A hundred other things seemed to press in on him as he tried to get control of his life. He needed to figure out exactly what he wanted. What would it take to be happy? The answer kept coming back to his girls. He needed to spend more time with them and less time worrying about the million things a police job can throw at you.
Capable of such tender sentiments as that, Tasker ought to be a "babe magnet" -- at least to single mothers. Near book's end, even Donna begins to show some renewed interest in her overdriven ex ("I was feeling lonely and missed you."), which makes one wonder whether a reunion is in store for this pair in an upcoming sequel.
The pulse of Shock Wave is steady, though edge-of-your-seat moments scattered throughout this yarn hit quickly, like punches. Fans of police procedurals will learn a great deal of realistic detail from this work ("He never used a radio on an undercover, just in case he forgot and left it on or the bad guys found it."). Facing an adversary who is more than an adept match for Tasker and his quirky team, success in the bombing case will depend on our hero's perseverance and deductive skills. Although the Feebies let him down again, Tasker's bravura more than makes up for that failure. Given today's heightened awareness of terrorists and the possibility of provocative bombings in this country, Born has hit upon a timely topic. And, thankfully, his decision to make this story's psycho an American prevents Shock from making the now-clichéd reach into racial fears. James O. Born is certain to increase his fan base with Shock Wave, a blast on every level. | May 2005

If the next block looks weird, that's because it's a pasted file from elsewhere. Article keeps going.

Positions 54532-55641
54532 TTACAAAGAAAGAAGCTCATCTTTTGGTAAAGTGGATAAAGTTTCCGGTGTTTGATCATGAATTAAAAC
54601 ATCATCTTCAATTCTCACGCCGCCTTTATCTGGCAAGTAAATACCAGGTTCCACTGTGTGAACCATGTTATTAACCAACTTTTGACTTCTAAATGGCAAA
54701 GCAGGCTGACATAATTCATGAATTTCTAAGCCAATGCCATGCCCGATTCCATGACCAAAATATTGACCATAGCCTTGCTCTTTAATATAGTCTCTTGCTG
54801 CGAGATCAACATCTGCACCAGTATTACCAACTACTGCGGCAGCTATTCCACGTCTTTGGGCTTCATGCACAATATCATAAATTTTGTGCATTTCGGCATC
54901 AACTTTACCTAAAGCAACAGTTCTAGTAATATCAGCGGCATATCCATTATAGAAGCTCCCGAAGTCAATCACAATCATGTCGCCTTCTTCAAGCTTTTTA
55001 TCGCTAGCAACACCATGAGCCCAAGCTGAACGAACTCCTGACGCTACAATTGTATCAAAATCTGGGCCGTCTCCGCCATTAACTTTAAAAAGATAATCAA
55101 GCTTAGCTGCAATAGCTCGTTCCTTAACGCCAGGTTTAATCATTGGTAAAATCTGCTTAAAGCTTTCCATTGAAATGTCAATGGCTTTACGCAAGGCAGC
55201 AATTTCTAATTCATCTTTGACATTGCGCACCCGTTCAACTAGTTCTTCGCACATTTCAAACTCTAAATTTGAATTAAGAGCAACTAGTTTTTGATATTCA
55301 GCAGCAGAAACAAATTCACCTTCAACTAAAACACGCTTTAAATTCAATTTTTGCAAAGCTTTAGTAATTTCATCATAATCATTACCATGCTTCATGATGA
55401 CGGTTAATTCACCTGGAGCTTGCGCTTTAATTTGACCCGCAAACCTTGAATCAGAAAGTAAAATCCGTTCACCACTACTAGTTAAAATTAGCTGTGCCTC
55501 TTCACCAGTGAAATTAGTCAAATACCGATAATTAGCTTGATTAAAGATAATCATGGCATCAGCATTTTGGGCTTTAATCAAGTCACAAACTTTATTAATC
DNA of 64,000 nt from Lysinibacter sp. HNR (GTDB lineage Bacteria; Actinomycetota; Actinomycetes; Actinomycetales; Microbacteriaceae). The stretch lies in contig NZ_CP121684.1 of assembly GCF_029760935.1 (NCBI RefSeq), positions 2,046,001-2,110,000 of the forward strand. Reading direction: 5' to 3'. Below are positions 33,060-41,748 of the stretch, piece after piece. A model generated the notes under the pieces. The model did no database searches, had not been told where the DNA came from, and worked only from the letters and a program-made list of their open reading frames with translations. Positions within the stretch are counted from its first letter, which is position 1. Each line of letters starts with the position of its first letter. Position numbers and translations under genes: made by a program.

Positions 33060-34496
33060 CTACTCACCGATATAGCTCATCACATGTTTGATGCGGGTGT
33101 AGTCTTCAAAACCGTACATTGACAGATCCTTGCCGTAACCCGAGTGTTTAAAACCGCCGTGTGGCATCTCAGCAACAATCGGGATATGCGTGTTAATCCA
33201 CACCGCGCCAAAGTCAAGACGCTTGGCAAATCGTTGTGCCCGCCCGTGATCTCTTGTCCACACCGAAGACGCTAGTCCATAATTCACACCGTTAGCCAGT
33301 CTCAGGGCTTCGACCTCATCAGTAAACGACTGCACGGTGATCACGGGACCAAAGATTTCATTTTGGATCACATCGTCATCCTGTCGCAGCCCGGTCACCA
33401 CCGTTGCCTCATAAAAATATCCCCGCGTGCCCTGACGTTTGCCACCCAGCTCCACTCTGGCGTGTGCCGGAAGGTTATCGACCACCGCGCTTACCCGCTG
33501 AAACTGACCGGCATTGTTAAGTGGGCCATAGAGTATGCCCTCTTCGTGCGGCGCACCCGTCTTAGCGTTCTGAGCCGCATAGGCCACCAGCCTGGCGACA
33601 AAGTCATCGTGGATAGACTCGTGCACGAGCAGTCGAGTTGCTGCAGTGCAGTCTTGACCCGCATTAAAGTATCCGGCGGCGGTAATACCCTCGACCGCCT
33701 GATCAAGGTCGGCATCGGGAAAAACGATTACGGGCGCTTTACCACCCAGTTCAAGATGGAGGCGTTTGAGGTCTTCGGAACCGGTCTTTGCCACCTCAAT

Anthony Rainone is a contributing editor of January Magazine.